Depression doesn't just affect adults. Children and teenagers can get depressed too.
Some studies show that almost one in four young people will experience depression before they are 19 years old.
It's important to get help early if you think your child may be depressed. The longer it goes on, the more likely it is to disrupt your child's life and turn into a long-term problem.
Symptoms of depression in children often include:
Your child may also:
Some children have problems with anxiety as well as depression. Some also have physical symptoms, such as headaches and stomach aches.
Problems at school can be a sign of depression in children and teenagers and so can problem behaviour, especially in boys.
Older children who are depressed may misuse drugs or alcohol.
Things that increase the risk of depression in children include:
Sometimes depression is triggered by one difficult event, such as parents separating, a bereavement or problems with school or other children.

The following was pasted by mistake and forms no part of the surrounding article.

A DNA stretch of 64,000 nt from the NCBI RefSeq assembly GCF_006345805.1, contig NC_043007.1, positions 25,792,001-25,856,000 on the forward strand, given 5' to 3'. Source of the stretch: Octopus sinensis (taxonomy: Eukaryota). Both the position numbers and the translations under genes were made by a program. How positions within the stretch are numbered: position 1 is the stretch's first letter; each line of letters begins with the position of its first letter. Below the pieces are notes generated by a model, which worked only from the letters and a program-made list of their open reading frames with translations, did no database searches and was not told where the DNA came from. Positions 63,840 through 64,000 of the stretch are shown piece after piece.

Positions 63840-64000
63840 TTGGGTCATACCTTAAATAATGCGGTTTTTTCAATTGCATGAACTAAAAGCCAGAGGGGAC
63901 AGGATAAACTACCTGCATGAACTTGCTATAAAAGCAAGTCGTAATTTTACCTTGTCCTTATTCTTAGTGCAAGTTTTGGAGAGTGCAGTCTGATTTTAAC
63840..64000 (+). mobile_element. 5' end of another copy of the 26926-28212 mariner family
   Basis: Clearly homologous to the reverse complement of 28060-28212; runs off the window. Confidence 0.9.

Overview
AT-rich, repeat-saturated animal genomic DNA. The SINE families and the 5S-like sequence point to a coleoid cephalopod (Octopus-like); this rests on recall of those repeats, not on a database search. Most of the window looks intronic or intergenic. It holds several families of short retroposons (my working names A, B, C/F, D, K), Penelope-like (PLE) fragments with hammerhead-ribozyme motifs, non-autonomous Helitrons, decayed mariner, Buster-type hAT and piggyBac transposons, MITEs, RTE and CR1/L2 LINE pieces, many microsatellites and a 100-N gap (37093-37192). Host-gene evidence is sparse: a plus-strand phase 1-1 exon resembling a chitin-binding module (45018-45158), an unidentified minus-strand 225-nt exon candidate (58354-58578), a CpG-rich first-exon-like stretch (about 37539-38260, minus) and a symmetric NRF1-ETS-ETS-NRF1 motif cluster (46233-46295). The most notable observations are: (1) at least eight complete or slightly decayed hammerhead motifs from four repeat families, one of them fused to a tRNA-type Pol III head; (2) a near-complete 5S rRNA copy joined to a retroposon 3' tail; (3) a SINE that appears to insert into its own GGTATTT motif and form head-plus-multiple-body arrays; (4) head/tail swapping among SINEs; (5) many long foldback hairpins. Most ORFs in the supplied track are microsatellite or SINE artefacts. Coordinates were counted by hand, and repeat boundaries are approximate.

Often it's caused by a mixture of things. For example, your child may have inherited a tendency to depression and also have experienced some difficult life events.
If you think your child may be depressed, it's important to talk to them. Try to find out what's troubling them and how they are feeling.
Whatever is causing the problem, take it seriously. It may not seem a big deal to you, but it could be a major problem for your child.
If your child doesn't want to talk to you, let them know that you are concerned about them and that you're there if they need you.
Encourage them to talk to someone else they trust, such as another family member, a friend or someone at school.
It may be helpful for you to talk to other people who know your child, including their other parent.
You could also contact their school to see if they have any concerns.
If you think your child is depressed, make an appointment with them to see your GP.
If necessary they can refer your child to their local child and adolescent mental health service (CAMHS) for specialist help.
See more about CAMHS.
If you are worried about any aspect of your child's mental health, you can call the charity YoungMinds' free parents' helpline on 0808 802 5544 for advice.